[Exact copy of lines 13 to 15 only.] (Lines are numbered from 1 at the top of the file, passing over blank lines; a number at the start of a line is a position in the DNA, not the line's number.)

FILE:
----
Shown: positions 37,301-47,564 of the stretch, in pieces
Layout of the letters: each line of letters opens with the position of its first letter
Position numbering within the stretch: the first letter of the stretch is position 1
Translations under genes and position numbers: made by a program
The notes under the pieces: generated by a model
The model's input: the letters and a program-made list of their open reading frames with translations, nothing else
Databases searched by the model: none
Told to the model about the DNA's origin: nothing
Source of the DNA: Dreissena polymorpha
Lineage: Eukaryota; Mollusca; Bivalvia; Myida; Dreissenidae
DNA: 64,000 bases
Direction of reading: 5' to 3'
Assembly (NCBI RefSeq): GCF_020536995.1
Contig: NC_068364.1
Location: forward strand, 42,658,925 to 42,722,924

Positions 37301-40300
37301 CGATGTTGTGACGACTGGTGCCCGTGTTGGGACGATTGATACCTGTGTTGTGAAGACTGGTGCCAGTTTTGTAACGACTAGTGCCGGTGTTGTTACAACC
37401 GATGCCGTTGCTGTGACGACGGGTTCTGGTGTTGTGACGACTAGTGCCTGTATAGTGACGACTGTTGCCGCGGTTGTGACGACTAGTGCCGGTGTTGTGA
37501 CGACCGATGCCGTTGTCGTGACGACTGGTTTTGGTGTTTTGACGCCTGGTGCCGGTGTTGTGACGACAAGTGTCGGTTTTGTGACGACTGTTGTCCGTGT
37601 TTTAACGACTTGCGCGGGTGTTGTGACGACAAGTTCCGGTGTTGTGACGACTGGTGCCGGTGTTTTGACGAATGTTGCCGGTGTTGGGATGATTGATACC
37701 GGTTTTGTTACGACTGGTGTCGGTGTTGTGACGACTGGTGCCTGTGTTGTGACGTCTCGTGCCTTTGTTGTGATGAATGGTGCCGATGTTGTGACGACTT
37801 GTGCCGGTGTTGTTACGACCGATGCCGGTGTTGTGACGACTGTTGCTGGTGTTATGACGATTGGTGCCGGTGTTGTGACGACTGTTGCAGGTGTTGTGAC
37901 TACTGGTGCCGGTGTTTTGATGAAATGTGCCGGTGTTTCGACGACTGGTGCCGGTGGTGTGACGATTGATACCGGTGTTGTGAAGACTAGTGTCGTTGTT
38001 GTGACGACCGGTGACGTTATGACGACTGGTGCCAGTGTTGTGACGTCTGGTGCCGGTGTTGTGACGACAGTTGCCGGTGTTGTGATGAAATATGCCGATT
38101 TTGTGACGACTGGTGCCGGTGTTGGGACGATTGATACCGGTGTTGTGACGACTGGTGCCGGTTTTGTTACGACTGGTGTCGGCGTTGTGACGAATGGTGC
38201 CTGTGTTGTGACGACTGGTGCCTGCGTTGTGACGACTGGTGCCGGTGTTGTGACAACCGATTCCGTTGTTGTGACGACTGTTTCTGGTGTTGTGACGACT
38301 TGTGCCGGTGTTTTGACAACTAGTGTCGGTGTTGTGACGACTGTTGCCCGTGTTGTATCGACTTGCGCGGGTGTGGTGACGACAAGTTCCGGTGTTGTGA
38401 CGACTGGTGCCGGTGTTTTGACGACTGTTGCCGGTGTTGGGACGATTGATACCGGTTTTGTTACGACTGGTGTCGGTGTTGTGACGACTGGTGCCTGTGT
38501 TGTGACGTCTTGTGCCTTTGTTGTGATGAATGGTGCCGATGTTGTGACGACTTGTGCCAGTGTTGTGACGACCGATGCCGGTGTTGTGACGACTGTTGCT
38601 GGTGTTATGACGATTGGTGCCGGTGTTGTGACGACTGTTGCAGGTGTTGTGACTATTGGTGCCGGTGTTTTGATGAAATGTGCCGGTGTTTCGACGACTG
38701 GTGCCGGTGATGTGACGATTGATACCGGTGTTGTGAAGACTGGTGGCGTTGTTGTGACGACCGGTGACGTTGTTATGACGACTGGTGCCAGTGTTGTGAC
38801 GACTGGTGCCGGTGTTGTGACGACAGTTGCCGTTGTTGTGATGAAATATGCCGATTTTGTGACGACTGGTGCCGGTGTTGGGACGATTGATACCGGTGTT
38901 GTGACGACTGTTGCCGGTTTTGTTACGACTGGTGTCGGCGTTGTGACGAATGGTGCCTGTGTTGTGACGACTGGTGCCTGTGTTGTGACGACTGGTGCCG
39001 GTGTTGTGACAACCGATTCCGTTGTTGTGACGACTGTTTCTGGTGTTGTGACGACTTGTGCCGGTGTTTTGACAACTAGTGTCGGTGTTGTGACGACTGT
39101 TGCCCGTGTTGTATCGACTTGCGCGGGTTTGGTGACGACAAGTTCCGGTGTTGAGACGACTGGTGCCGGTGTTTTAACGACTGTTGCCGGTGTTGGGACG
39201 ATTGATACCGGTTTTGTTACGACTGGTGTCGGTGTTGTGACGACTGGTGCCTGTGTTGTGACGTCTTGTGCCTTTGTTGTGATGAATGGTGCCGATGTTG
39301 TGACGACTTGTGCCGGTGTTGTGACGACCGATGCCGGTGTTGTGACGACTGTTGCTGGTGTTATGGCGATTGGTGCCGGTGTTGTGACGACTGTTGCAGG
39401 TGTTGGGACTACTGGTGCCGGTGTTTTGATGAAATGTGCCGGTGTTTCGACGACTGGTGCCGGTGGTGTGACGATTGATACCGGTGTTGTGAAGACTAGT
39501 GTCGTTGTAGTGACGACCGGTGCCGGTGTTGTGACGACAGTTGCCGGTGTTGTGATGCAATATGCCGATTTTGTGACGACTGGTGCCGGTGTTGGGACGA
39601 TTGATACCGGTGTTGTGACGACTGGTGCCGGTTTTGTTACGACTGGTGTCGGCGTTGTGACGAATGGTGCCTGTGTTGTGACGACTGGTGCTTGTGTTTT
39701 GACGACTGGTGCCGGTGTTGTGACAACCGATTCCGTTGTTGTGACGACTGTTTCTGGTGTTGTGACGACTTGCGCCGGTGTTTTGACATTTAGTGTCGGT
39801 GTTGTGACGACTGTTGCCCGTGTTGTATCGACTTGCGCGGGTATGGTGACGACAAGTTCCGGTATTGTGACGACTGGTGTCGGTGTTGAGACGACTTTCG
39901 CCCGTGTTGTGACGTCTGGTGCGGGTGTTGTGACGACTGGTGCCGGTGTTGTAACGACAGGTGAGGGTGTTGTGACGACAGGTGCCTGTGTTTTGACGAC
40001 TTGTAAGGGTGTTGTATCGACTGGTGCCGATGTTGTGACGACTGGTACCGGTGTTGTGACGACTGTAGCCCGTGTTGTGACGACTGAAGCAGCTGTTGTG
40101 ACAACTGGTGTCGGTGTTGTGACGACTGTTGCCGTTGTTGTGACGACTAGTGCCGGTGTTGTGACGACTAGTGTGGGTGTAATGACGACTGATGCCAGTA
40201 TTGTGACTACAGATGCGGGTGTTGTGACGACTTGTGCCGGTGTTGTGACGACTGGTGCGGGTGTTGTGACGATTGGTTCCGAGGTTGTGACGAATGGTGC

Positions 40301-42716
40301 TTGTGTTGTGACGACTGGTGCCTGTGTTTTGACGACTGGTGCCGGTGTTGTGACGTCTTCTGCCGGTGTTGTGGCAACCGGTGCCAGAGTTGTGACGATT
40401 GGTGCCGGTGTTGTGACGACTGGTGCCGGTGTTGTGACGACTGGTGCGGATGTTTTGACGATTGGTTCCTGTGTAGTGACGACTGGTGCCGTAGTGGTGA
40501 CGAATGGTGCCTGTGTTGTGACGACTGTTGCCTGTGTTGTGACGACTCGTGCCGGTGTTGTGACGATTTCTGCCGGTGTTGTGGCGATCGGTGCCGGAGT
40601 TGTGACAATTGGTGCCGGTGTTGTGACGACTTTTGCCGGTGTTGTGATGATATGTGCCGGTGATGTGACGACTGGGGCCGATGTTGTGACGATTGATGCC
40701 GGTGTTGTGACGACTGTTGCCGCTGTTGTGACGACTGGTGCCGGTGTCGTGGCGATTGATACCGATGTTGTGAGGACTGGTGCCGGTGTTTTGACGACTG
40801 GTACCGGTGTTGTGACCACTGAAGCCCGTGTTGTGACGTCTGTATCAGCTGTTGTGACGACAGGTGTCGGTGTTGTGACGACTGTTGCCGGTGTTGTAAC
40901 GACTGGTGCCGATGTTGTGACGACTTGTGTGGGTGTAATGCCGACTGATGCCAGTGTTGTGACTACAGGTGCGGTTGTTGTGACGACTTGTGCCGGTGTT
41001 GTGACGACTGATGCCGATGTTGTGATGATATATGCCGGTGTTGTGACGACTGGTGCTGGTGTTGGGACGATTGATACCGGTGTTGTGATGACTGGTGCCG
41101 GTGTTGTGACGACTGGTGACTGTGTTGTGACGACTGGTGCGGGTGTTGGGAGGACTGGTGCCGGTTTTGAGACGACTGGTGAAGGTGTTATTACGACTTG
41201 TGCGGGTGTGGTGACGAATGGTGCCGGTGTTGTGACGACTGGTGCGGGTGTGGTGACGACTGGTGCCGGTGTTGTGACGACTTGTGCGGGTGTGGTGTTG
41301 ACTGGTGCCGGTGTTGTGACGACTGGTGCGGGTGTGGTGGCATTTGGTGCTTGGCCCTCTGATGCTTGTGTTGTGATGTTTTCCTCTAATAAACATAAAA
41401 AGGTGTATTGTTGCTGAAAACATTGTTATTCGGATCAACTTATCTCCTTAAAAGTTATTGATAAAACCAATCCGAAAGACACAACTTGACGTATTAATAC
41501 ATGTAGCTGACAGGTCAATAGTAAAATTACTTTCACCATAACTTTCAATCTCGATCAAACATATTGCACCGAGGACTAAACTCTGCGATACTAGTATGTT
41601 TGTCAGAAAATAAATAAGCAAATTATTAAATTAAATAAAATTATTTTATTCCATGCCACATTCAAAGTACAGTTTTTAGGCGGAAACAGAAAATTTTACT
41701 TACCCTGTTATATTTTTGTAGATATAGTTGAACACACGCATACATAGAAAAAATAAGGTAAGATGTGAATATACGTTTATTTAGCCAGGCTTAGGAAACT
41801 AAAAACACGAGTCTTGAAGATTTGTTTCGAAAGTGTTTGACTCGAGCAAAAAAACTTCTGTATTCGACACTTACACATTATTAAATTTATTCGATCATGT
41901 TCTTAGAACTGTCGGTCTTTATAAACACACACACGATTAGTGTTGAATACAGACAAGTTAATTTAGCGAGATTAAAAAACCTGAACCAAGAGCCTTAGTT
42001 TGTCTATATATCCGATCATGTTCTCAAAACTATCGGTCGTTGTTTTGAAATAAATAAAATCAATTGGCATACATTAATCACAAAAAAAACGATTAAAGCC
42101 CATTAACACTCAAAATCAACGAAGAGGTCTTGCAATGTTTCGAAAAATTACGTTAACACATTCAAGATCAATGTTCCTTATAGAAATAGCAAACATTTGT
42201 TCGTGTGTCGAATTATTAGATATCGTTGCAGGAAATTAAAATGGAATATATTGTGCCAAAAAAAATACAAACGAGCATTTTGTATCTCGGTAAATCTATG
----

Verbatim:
Assembly (NCBI RefSeq): GCF_020536995.1
Contig: NC_068364.1
Location: forward strand, 42,658,925 to 42,722,924